Our View: A drain on taxpayers
January 19, 2013
A city can pay for a lot of stuff with $40 million — including, according to a recently completed study performed for Steamboat Springs and combined with estimates from city officials, a new stormwater system.
That's a tough pill to swallow, especially for a city like Steamboat that has an annual operating budget of about $40 million. Fortunately, the past has proven that consultant studies and initial government estimates aren't always reflective of the scope of necessary work or the most competitive bid to do the job. It's for that reason that a to-be-formed stormwater task force should be expected to thoroughly vet the study, determine the extent and timing of needed stormwater improvements, examine a variety of funding options for the project and present those findings to residents and city officials for further inspection before any final decisions are made.
The only thing that is clear today is that Steamboat Springs doesn't have the money to pay for any capital project in excess of the $10 million or so it has in unrestricted reserves. Interim City Manager Deb Hinsvark has floated the concept of instituting a fee on residents to fund the stormwater system upgrade, an idea that amounts to a tax without the burden of giving the people it impacts any say in the matter.
The bigger challenge for the stormwater task force will be to accomplish what often should be done for major capital projects — explain and justify the importance of the work to residents, clearly identify the true and necessary costs as well as the length of the project, seek approval in the form of a tax question if regular revenues are unable to pay for it and make sure any resulting tax has a sunset so it only pays for what it was intended.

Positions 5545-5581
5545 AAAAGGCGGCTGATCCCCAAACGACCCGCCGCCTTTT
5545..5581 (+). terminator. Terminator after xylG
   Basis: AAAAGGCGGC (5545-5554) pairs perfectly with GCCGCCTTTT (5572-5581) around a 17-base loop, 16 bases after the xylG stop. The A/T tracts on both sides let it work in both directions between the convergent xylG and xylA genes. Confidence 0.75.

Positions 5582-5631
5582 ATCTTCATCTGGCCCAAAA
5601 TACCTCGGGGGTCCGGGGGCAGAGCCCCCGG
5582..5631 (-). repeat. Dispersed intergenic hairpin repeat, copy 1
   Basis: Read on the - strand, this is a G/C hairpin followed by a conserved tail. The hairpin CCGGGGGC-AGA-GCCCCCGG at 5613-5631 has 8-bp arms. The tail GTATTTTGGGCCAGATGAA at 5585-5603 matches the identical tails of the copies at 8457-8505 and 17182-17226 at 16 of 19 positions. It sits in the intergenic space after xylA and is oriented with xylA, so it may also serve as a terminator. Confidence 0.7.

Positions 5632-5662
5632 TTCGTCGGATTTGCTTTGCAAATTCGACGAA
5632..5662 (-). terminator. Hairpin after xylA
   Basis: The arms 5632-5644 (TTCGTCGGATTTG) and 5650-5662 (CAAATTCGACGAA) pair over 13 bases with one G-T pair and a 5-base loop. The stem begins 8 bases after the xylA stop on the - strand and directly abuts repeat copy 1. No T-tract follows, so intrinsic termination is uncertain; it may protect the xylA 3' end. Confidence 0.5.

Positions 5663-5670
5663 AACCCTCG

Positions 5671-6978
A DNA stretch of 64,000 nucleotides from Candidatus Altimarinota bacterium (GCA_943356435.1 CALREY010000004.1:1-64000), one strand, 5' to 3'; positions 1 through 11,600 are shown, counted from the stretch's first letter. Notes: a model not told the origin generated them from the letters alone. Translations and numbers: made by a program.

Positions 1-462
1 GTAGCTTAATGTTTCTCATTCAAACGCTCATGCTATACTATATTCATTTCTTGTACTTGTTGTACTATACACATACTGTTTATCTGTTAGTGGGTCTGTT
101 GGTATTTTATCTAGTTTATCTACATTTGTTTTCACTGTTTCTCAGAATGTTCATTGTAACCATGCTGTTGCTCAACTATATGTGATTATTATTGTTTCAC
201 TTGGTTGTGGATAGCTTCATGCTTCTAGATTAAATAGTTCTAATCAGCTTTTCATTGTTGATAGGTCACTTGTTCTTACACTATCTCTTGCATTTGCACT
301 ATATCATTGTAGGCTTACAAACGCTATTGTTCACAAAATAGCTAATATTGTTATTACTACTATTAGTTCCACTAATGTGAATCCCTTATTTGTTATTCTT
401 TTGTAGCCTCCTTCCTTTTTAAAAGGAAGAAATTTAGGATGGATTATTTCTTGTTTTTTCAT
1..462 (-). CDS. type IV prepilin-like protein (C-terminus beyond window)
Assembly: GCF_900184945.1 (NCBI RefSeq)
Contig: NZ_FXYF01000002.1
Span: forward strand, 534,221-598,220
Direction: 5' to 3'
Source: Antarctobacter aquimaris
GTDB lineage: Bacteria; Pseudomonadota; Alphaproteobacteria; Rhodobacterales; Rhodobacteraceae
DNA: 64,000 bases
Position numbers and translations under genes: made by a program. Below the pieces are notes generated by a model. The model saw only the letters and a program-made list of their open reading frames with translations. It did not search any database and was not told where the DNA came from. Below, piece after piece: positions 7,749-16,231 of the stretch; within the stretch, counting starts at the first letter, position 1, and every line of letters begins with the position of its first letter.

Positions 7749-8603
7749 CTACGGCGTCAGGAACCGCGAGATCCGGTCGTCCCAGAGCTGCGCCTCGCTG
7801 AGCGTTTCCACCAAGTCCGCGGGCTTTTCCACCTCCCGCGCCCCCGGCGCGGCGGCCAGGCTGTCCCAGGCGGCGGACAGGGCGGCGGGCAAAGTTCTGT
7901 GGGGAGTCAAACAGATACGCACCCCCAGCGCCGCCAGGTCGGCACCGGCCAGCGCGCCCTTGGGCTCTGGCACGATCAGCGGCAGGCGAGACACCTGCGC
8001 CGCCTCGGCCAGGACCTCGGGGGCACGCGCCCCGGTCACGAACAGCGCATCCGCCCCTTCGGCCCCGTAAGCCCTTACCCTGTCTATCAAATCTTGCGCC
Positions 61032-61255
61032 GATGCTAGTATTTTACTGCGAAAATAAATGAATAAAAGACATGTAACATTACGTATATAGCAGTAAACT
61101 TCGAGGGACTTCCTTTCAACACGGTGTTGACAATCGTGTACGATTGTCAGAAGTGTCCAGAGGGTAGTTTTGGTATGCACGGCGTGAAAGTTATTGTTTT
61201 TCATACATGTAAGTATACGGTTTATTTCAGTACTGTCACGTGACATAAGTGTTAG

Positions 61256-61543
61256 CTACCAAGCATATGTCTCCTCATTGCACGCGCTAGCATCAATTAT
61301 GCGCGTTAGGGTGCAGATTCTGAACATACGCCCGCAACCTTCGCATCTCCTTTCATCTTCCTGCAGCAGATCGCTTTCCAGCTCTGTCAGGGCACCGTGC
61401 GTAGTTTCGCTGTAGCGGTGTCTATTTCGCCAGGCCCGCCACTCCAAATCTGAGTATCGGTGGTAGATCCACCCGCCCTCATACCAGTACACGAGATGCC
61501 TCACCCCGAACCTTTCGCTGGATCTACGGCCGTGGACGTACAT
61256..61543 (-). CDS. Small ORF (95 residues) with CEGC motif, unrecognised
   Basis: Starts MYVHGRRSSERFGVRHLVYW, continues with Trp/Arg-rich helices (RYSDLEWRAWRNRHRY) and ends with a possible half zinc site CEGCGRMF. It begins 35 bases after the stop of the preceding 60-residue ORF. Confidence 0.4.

It's a shame the city hasn't better prepared itself during the past few decades for such a major infrastructure project. Perhaps there is some solace in knowing the estimated price tag of $40 million is likely far more than what truly is needed. After all, it was less than a year ago that city officials pitched the council on a new $19.5 million public safety campus to be paid for with a property tax. Council rejected that proposal, and the current estimated cost of a new fire station and police station has been cut nearly in half to about $10 million.
We're not sure just how much the stormwater infrastructure projects can be scrubbed — that will be the job of the task force. Last's weeks draft consultant report recommends the city invest $17 million in new capital projects to upgrade its stormwater system and help manage future flooding and problems associated with the annual spring runoff. But that total doesn't include the price of meeting any new federal stormwater requirements, the cost of land purchases needed to implement improvements to the system and the cost of restoring and maintaining the city's existing stormwater infrastructure.
City engineers expect those extra costs together could increase the total of future improvements by an additional $18 million to $23 million.
We've previously acknowledged that infrastructure projects like upgraded stormwater systems aren't sexy or compelling, but they often are necessary. The stormwater task force, which is to consist of city staff and engineers, homeowners impacted by flooding, developers and transportation officials, will have the onus of determining what is necessary, and at what cost to taxpayers. It's not an enviable job, but it's an important one — especially given the potential financial hit to taxpayers' wallets.